Introduction

The hydraulic geometry of channels has conventionally been measured in the field by wading with survey equipment. Obviously, this method requires legal access to a stream. Such surveys are also labor-intensive, time-consuming, expensive and dangerous in some flow conditions. As a result, field surveys are usually infrequent, done in low-flow conditions, and limited to reach-scale channel lengths; normally less than 500 m long. Often the argument is made, also often with limited supporting evidence, that these occasional measurements of local topographic sample sites well represent some larger channel domain.

New remote sensing techniques, such as airborne water-penetrating Light Detection and Ranging (LiDAR) and passive optical sensors, or boat-mounted multi-beam acoustic instruments, are frequently capable of producing very accurate Digital Elevation Models (DEMs). These remote surveys also can have spatial extents much greater than the reach-scale accessible by field methods and now routinely map tens- to hundreds-of-kilometers of channel length. It is difficult to completely exploit these extensive DEMs by manually measuring channel characteristics at a few locations.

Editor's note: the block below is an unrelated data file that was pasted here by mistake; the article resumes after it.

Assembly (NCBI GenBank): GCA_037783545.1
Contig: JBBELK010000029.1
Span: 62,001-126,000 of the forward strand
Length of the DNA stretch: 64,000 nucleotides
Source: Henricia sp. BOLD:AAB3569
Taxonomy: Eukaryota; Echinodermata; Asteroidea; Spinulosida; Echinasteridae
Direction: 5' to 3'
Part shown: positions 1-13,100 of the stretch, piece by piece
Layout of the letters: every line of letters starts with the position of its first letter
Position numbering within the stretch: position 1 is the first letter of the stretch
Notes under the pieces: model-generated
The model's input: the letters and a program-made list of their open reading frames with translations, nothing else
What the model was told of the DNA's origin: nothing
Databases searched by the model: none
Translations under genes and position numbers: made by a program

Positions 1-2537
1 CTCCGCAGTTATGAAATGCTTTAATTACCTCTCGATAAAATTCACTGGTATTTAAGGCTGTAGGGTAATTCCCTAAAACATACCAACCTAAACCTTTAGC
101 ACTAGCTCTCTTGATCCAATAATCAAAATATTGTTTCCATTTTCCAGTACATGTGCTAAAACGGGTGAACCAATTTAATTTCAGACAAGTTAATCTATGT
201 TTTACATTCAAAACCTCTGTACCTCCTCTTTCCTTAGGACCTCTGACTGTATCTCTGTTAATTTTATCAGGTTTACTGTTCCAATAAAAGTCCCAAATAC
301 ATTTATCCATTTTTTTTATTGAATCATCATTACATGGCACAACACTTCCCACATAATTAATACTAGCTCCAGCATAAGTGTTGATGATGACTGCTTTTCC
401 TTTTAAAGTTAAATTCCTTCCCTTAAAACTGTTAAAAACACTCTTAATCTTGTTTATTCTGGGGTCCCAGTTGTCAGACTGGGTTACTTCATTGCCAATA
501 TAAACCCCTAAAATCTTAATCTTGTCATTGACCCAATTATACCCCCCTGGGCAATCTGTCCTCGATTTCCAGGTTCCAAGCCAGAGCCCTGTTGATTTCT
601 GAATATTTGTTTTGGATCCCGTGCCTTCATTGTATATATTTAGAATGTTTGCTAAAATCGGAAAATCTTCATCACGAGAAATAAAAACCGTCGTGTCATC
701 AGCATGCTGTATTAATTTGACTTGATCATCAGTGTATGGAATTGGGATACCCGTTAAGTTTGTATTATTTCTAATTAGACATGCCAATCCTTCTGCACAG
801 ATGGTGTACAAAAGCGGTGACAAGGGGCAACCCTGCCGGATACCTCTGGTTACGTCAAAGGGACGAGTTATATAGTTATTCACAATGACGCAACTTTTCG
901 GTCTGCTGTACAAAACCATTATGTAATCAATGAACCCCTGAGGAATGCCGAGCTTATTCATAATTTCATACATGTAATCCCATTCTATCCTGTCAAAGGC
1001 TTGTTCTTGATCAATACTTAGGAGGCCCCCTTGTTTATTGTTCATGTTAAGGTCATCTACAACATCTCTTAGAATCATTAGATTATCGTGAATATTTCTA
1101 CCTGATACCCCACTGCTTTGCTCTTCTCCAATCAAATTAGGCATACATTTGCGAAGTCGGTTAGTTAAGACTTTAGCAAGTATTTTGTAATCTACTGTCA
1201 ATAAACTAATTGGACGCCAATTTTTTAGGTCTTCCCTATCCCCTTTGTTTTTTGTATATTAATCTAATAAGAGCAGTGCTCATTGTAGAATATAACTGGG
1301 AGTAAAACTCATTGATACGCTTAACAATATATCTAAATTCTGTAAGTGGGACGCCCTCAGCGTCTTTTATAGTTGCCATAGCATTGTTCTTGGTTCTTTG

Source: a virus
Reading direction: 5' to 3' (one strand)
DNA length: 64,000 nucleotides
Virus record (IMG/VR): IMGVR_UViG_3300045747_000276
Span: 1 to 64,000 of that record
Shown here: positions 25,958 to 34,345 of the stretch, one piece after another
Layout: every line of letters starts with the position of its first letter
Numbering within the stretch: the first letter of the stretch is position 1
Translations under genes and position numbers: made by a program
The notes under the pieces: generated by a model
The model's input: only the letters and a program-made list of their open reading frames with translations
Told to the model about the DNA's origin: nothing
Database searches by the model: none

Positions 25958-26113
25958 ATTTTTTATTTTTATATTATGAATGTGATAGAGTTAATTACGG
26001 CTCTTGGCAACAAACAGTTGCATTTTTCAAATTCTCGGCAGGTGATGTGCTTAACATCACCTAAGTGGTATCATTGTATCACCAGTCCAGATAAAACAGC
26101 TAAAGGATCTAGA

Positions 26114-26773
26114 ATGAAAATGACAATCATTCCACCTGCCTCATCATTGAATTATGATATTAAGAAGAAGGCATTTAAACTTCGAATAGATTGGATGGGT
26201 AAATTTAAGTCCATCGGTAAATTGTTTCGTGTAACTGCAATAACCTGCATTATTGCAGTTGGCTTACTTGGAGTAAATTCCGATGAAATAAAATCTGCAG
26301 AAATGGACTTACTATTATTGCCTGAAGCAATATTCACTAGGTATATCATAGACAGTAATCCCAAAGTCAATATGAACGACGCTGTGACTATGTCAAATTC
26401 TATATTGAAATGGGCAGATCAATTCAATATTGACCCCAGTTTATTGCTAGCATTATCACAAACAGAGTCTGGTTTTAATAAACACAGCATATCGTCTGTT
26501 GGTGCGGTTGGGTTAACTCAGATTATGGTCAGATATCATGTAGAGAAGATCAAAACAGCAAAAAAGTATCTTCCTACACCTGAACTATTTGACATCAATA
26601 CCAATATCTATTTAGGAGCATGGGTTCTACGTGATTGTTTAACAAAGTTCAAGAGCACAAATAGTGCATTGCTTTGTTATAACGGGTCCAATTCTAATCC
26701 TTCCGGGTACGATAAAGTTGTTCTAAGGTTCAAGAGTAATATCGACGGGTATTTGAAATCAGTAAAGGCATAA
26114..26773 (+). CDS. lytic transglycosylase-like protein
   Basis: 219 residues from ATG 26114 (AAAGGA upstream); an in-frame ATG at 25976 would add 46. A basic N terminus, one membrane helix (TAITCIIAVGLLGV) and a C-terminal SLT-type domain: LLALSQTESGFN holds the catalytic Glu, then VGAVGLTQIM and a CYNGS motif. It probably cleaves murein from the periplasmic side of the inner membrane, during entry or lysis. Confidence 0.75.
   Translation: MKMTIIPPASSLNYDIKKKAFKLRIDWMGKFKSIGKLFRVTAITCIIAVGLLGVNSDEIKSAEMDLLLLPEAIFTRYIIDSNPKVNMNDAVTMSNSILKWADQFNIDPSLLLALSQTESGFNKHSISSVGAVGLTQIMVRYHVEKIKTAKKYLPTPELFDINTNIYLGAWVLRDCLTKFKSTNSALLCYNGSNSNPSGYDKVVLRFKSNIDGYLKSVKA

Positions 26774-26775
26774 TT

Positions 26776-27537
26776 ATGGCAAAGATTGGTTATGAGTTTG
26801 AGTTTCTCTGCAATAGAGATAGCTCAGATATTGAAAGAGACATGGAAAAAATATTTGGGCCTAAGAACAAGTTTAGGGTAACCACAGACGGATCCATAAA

The US Forest Service, Rocky Mountain Research Station, Boise, Idaho, has contracted ESSA Technologies Ltd. to develop the River Bathymetry Toolkit (RBT), a suite of GIS tools designed to interpret high-resolution DEMs of channels with a minimum of manual data manipulation. Users will ultimately be able to employ the RBT to characterize both in-stream channel geometry and aquatic habitat and floodplain geomorphology.

Currently the RBT has tools for calculating the bankfull polygon and centerline, and for cutting cross sections through the channel to extract hydraulic parameters such as wetted area, bankfull width and hydraulic radius. Cross sections can be explored as profiles or using a longitudinal viewer. Cross section properties can also be saved as a ShapeFile and then added to a map. Calculations for stream gradient and sinuosity have also been automated.

An automated detrending algorithm removes the overall valley slope from the DEM, allowing for rapid assessment of flooding as flow moves out of the channel and into the floodplain. Tools still under development will use the detrended DEM to investigate "off-channel" aquatic habitat conditions during any given discharge or water stage in the main channel.

For more information about the River Bathymetry Toolkit, including a list of related publications, please visit the ESSA Technologies Ltd. web site (http://www.essa.com/tools/RBT/highlight.html).